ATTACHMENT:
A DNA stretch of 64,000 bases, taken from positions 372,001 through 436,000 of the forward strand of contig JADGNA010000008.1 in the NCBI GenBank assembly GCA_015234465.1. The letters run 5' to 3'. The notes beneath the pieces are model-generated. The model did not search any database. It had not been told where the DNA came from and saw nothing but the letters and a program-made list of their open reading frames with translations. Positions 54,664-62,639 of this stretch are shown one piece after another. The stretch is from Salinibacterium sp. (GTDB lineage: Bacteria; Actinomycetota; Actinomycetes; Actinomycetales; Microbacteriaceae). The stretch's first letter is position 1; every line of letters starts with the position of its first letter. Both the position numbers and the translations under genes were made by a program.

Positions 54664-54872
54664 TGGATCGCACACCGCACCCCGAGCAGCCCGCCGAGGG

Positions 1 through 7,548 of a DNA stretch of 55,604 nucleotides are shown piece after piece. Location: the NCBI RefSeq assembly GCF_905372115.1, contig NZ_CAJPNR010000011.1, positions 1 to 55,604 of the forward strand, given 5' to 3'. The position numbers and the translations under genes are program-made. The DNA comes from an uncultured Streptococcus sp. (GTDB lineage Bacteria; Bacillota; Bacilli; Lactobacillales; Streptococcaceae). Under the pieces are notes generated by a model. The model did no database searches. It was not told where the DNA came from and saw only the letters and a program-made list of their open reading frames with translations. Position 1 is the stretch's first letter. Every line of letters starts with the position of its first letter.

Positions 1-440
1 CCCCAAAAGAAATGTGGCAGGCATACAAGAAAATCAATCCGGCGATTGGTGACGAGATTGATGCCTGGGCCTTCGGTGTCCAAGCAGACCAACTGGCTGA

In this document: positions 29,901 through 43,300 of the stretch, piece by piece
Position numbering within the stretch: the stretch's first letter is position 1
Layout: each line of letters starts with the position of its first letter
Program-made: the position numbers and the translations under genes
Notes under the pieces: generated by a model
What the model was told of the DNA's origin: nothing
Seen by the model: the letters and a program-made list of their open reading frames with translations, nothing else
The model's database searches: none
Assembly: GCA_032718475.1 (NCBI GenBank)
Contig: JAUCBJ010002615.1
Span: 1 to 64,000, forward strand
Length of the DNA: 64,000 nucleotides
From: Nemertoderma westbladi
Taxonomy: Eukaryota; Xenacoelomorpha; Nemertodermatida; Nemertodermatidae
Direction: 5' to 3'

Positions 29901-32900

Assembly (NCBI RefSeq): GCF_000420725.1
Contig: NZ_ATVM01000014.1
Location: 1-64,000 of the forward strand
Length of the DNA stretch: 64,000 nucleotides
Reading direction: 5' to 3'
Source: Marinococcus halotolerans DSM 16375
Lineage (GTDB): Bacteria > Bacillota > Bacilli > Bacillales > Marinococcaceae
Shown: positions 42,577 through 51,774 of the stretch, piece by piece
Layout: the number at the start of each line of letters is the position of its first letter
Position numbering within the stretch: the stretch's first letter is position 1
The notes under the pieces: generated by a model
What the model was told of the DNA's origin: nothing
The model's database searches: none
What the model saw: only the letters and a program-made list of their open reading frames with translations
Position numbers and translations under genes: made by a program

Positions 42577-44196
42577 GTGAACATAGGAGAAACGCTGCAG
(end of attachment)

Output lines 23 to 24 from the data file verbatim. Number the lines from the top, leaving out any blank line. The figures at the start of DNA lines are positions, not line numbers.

Assembly (NCBI RefSeq): GCF_000420725.1
Contig: NZ_ATVM01000014.1